The risk in domestic and intimate partner violence complaints can be high. The D/IPV Co-ordinator meets bi-weekly with the New Brunswick Department of Social Development to discuss high-risk cases within the City of Fredericton.

The social workers set up case conferences for high-risk victims and invite the co-ordinator, other community agencies and family members who support the victim to help keep the victim safe. A case conference will also be done for the offender if he or she is willing to participate.

Will the D/IPV Co-ordinator position end domestic and intimate partner violence? That's the goal. Through partnerships, education and enforcement, the D/IPV Coordinator can have a real impact on this societal issue.

Cst. Kathleen Fossen

Family violence investigations are the most complex, high risk and difficult files that police members investigate. What's become apparent to all agencies and support services over the past several years is that we can't do this work alone. Creating partnerships and forming collaborations is key to proper investigation, intervention and ultimately prevention.

With this in mind, in 2014, the Spruce Grove/Stony Plain detachment, in partnership with a local group, the Parkland and Area Response to Family Violence Committee, created the Domestic Violence Support Team (DVST). The DVST is an inter-agency collaborative group established for the purpose of promoting safety from violence through education, accountability and support for individuals and families who are affected by family violence.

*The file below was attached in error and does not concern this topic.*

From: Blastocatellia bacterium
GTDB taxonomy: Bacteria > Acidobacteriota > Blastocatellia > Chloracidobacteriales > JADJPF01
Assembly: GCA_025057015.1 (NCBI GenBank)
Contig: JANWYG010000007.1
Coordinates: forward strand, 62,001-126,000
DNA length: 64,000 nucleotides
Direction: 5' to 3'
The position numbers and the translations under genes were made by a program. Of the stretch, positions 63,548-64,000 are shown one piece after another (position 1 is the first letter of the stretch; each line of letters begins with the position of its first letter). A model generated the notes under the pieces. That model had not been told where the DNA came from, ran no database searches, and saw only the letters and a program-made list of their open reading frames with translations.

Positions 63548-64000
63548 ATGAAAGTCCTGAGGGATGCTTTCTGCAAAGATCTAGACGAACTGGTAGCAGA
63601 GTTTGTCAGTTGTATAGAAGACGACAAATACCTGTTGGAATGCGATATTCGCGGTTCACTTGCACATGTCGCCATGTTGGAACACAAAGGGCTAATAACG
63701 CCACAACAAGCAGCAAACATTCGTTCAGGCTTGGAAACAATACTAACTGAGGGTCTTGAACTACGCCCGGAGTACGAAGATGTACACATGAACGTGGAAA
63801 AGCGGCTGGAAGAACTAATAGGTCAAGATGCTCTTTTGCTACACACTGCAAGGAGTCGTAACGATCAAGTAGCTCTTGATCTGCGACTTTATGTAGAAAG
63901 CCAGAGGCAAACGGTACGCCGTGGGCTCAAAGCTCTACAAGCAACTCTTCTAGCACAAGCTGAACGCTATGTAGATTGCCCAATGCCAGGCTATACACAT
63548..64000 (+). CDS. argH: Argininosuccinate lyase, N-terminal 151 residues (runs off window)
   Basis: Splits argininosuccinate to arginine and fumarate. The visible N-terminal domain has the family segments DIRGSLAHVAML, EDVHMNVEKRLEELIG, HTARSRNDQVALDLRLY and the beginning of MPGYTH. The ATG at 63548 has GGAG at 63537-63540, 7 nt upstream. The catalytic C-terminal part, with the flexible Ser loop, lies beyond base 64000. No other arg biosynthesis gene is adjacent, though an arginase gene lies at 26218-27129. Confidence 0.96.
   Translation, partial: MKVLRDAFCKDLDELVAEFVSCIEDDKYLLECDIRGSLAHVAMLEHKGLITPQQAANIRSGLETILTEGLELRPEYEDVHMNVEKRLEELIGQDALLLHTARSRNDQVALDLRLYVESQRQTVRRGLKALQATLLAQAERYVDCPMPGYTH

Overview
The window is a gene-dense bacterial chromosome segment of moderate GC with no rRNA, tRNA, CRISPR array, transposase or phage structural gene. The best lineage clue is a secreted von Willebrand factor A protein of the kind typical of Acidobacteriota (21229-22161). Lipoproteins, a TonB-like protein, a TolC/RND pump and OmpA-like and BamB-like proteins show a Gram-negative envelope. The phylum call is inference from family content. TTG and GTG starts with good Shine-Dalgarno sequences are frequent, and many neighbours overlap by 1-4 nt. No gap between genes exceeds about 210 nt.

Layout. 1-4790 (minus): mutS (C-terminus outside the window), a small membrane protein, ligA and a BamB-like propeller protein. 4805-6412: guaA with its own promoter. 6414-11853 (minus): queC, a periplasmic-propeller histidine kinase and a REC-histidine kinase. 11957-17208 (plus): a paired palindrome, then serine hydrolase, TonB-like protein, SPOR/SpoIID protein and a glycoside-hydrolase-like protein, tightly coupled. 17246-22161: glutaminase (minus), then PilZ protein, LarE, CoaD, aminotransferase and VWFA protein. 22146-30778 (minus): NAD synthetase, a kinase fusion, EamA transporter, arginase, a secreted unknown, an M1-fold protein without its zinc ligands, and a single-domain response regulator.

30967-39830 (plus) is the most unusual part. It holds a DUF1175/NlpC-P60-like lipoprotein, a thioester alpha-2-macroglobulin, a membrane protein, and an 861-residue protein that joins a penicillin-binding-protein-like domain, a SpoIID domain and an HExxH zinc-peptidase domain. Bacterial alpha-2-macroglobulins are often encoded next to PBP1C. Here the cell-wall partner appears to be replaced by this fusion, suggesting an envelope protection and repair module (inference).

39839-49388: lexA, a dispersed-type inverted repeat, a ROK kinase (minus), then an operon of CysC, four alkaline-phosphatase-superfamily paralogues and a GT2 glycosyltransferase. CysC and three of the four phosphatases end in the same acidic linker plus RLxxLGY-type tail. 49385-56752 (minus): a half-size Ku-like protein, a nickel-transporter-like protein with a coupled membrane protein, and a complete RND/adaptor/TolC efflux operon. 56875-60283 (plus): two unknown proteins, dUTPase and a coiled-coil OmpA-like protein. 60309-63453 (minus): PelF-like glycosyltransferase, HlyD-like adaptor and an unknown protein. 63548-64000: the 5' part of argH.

The DVST consists of a specialized family violence RCMP member, a domestic violence court caseworker, a Victim Services Society advocate, a specialized family violence probation officer and a child welfare worker. The team members possess knowledge, training and expertise specific to family violence and are able to create a supportive environment for victims using empathy, compassion and non-judgement.

The DVST ensures that families have the appropriate supports required to maintain safety and move toward a family free from violence. The specialized team engages clients in a timely manner, assesses individual client needs, makes referrals, conducts risk assessments, provides comprehensive ongoing safety planning and arranges case consultations when appropriate. By using this approach, victims, offenders and their children are able to access community supports on an ongoing basis and are connected to appropriate intervention services within the community.

One area where the DVST has seen great success is within the justice system. For many victims of family violence, once the initial crisis is over and the matters are before the courts, victims commonly lack the confidence necessary to follow through as a witness to provide the necessary evidence to support a conviction. As a result, a high number of charges are withdrawn resulting in no accountability or opportunities for offender rehabilitation. The offender then returns to the home, and the cycle begins again.

The DVST maintains ongoing contact with victims throughout the court process and provides a conduit for communication between victims and crown prosecutors. These actions keep victims engaged with the court process and ensure offender accountability, effective treatment outcomes for offenders and less recidivism.